Somali Schoolteachers Demoralised by Poor Remuneration
Africa Jobs & career

Somali Schoolteachers Demoralised by Poor Remuneration

Ahmed Abdullahi Mohamud, a father of four, has been teaching in a private school in the Somali capital, Mogadishu, for seven years and despite the rising living costs his salary has never increased.

He takes home $120 a month, spends half of that on rent for his small house, and the rest on food and basic necessities for his family, who eat just one meal a day. He is always worried about how he will afford medical care if any of children falls sick.

“Somali teachers are different from other teachers in the world. Somali teachers face various difficult issues. As for me, sometimes I am unable to pay the house rent, then I have to get loans to get by,” Ahmed said.

In privately owned schools, students pay an average of $10-15 tuition fees. In public schools, teachers earn even less. Ahmed teaches eight classes a day from 7:00 am to 5:00 pm and then takes private tuition classes to earn an extra $30.

Ahmed says he has been looking for other better paying jobs outside the education sector, but has not found any opportunities.

“We the teachers in Banadir region are facing challenges; the least paid teachers are those teaching geography, history, and Arabic. Everyone who gets some money opens a learning institution and they don’t pay the teachers well, and that weighs down on the teachers,” he said.

Some teachers move outside the city to cut down on expenses. Although the house rent is relatively cheaper in the outskirts of the city centers, transport becomes a challenge for Somali teachers.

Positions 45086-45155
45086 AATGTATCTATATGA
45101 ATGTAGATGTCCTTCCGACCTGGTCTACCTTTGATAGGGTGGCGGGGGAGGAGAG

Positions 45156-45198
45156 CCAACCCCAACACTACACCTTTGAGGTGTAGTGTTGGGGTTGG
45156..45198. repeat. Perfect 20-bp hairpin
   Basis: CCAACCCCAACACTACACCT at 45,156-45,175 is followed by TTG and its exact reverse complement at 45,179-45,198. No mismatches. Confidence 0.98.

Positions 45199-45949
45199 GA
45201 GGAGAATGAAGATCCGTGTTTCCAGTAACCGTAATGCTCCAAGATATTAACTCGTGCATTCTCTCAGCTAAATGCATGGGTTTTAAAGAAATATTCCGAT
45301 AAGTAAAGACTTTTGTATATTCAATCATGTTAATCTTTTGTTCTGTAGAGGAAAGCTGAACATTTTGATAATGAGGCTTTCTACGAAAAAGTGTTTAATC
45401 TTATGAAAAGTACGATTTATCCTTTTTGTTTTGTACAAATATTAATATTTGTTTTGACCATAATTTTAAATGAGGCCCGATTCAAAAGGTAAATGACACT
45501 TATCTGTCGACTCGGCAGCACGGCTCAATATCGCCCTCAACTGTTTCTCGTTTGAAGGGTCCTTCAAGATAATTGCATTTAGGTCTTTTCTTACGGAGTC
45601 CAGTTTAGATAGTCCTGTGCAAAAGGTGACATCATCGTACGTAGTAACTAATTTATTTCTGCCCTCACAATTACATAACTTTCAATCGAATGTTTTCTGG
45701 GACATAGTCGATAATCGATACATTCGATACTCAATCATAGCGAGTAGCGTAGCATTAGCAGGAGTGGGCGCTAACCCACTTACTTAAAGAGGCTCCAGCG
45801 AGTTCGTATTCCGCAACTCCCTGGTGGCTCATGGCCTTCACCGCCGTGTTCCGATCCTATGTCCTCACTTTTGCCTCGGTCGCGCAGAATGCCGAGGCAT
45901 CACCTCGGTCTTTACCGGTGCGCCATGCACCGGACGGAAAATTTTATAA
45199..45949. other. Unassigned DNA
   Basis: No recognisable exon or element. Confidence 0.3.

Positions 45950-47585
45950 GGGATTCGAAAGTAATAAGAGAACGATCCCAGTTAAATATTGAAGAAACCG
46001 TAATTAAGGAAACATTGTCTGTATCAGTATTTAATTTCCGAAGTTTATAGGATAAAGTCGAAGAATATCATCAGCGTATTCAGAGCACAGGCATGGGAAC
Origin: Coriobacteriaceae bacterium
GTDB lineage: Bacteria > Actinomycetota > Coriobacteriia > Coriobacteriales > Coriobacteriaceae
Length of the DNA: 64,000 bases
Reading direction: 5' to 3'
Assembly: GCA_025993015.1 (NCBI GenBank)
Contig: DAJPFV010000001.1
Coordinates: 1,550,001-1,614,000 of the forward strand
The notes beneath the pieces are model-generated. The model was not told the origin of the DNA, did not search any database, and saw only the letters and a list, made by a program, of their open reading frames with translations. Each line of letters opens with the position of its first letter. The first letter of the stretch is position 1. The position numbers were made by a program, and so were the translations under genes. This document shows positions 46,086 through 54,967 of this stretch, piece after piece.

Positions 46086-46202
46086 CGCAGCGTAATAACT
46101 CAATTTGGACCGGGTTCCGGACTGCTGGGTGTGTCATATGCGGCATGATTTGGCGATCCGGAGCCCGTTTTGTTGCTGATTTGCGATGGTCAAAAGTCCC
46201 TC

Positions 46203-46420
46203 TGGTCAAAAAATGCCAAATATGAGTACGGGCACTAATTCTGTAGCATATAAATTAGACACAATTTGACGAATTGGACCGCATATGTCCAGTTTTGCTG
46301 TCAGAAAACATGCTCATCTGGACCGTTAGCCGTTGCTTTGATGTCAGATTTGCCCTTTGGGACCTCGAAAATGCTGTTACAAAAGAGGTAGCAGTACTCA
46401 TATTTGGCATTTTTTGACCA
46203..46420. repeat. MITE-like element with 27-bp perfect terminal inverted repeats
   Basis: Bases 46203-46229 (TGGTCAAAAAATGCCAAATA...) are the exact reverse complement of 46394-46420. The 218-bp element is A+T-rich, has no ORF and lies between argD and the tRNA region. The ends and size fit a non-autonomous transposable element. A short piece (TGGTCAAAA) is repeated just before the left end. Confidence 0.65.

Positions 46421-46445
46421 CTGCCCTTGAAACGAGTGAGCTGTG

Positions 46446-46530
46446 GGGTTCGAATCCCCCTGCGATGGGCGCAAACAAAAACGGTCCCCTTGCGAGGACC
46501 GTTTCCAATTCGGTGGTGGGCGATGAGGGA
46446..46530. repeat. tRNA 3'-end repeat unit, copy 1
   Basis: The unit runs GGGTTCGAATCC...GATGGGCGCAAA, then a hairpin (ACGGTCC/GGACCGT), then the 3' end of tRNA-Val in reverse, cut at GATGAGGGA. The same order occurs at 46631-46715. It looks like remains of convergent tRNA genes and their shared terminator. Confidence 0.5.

Mohamed Hassan Abdulle teaches Arabic and Islamic classes at a primary school in Hodan district, Banadir. He earns $100 a month and struggles to support his family of four children.

He says that the school made it clear that they will not increase the teachers’ pay. To make ends meet, he had to move house to a cheaper location that means longer commuting time to the city.

“With my meagre income I couldn’t afford to continue paying rent and I had to relocate my family to the outskirts of Mogadishu. It takes me two hours every day now travelling between my house and the school,” he said.

“When the food prices rise it’s possible to pay the electricity and water bills. Our situation is very difficult, the school never increases our salaries. The government doesn’t have programmes for teachers.”

Mohamed, like many disgruntled teachers, says he has no other skills to make an income in another type of job.

Many teachers have complained to the teachers’ association and the ministry of education about poor pay and working conditions but they have not received any response.

The chairman of the Somali national teachers’ union, Abdinasir Salad Mohamed said there are an estimated 30,000 teachers working across the country and the majority are underpaid. The union has met with government officials but there has been no reform in teachers’ remuneration.

“Teachers work long hours and they take home very little. Also, teachers are quickly replaced if one of them falls sick or encounters some other issue,” Abdinasir said.

In a survey conducted by the teachers’ union, it was found that many teachers have dropped out of the profession because of dissatisfaction over pay.